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While synapses are not commonly associated with computing or with business, metaphorically they may hold the key to understanding how to unlock real business innovation.

Medical science has known of their existence for decades, going well back into the 1800s, and even then referred to them by the name we use today. It wasn’t until Charles Scott Sherrington conducted the research that eventually delivered to him the 1932 Nobel Prize for Physiology that the world came to understand that the electrical impulses occurring when brain synapses (the contact points of neurons) connect with each other is what activates the human body at the cellular level. If you’ve read any scientific literature on the subject you will have learned about the diffusion, the binding, the messaging, the triggering, and the reactions that take place at that moment of connection, moments that form the basis of all the activity we undertake through our lives. The connections are, literally, sparks of life.

Innovation, as a word, is a bit more problematic. It’s grown to become a business cliché and a catch-all for all kinds of activity that in less-breathy times we would have called work. Like a lot of other words that slide easily off the tongue without conscious thought, it’s become enveloped in fog and has lost its edges, its meaning. So let’s start then with a definition.

Innovation is the process of making changes in something established, by introducing new methods, ideas, or products. Take a moment to think of how you may have used the word innovation when you’ve described some aspect of your own work, the processes that you execute, the stuff you produce to collect your salary. Was the activity you called “innovation” really that? Did it improve upon something or was it just a really good execution of something that already existed and that produced a great outcome? If it was the latter, that’s good but it’s not innovation (even if you did it with more enthusiasm than your predecessor). It would be innovative if you created a new way of executing tasks that produced a measureable improvement to the outcome’s speed of delivery, quality (reliability), or utility for the end user.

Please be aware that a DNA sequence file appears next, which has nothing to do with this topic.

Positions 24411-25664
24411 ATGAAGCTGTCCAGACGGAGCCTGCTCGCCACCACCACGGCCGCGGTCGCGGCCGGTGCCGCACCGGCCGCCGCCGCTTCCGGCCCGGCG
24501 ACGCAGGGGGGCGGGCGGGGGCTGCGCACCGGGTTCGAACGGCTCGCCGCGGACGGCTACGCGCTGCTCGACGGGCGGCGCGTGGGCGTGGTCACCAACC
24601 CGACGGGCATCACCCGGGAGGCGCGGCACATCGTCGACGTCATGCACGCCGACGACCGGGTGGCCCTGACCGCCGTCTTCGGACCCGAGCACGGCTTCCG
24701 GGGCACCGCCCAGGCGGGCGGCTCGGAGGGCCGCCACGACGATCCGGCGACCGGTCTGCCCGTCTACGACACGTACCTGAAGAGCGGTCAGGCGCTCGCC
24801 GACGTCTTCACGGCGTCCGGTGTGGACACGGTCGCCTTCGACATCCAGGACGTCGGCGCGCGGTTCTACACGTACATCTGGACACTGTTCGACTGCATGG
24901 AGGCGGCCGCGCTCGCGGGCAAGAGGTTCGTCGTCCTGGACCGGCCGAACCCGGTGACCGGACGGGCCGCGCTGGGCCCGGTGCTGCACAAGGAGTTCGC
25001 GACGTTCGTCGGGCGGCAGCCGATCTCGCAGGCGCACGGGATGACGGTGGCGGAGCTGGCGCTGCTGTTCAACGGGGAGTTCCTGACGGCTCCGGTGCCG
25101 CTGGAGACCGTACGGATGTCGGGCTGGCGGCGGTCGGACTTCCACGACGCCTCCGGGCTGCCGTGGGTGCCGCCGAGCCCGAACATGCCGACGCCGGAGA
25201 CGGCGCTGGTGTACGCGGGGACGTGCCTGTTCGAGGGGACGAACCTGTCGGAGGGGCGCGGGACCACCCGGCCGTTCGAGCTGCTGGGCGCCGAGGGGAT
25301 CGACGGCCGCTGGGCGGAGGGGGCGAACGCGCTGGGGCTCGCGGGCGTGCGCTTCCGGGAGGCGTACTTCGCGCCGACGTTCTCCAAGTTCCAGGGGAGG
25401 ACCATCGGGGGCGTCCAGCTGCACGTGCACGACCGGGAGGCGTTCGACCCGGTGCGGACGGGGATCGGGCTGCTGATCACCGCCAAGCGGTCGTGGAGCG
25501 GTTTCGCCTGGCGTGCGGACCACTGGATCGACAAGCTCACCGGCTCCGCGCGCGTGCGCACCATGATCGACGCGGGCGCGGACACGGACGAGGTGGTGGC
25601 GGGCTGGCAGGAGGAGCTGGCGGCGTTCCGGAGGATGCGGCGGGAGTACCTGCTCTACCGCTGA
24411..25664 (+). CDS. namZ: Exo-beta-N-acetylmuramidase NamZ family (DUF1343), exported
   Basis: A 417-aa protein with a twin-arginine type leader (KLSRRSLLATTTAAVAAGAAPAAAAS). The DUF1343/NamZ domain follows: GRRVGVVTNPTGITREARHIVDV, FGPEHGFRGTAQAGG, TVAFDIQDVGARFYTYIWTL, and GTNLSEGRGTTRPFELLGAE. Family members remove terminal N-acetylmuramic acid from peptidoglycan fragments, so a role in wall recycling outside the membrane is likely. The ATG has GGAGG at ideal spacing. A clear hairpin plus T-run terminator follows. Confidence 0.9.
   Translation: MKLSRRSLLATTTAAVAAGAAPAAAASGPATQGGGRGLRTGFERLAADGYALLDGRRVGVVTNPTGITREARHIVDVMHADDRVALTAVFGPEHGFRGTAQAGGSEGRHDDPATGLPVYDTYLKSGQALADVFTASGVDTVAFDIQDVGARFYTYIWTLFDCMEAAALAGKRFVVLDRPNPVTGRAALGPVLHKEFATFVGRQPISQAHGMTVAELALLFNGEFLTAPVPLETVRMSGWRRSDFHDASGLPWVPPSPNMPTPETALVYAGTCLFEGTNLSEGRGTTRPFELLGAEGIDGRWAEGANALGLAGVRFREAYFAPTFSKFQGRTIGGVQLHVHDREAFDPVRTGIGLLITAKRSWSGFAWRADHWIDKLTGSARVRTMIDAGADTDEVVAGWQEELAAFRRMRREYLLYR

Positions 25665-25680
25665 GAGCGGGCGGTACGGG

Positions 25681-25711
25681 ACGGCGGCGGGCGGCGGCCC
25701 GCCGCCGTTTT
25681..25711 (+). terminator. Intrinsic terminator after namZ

Having stripped the word innovation back to its essence we can now visualize it in the business world as meaning a process whereby companies create something new and that the market values or, even abstractedly and perhaps without direct attribution, benefits from. The pressure to do this well is increasing each week. Static companies are failing but companies that focus on creating something new that the market needs ward off threats of commoditization (as described in this HBR article about artificial intelligence) and survive for another day.

How to create something new? Obviously you must start with knowing what you do and what you’re good at. Then you examine whether that thing you do has upward resonance in the market. Meaning, sure it had appeal at some point but will it still have appeal going forward? You look at what the market needs and will need. Can you deliver? If not, what will it take to deliver it? Start innovating. Start utilizing all your neurons.

Neurons = your people

Recall that neurons are nerve cells and for our business analogy are represented by a company’s people. The synapse is a contact point on a neuron and it’s that point where an electrical impulse is generated and transmitted to another neuron.

Two of your people communicating about solving the same challenge = a synapse

Your people possess both considerable knowledge of discrete aspects of your processes and an informed, higher view of their purpose and the expected outcomes. There are no better individuals to consult with regarding process improvement than your own people. Why do you think management consulting companies insist on interviewing individual contributors when they begin their massive consulting gigs? They know where to go for the details, for the information that will fuel their own ideas for optimizing your company’s efficiency. But the neurons, your people, cannot do it alone. Here’s what they need.

Customers – By this I mean both future customers and existing ones. In both cases, through their behavior, demonstrations of interest and disinterest, pertinent statements on any channel, buying patterns, all should be viewed as critical data elements about the market’s needs, appetite for solutions, and validation for the very reason you exist as a company. Data collected about them is synonymous with fuel and the customers themselves as neurons.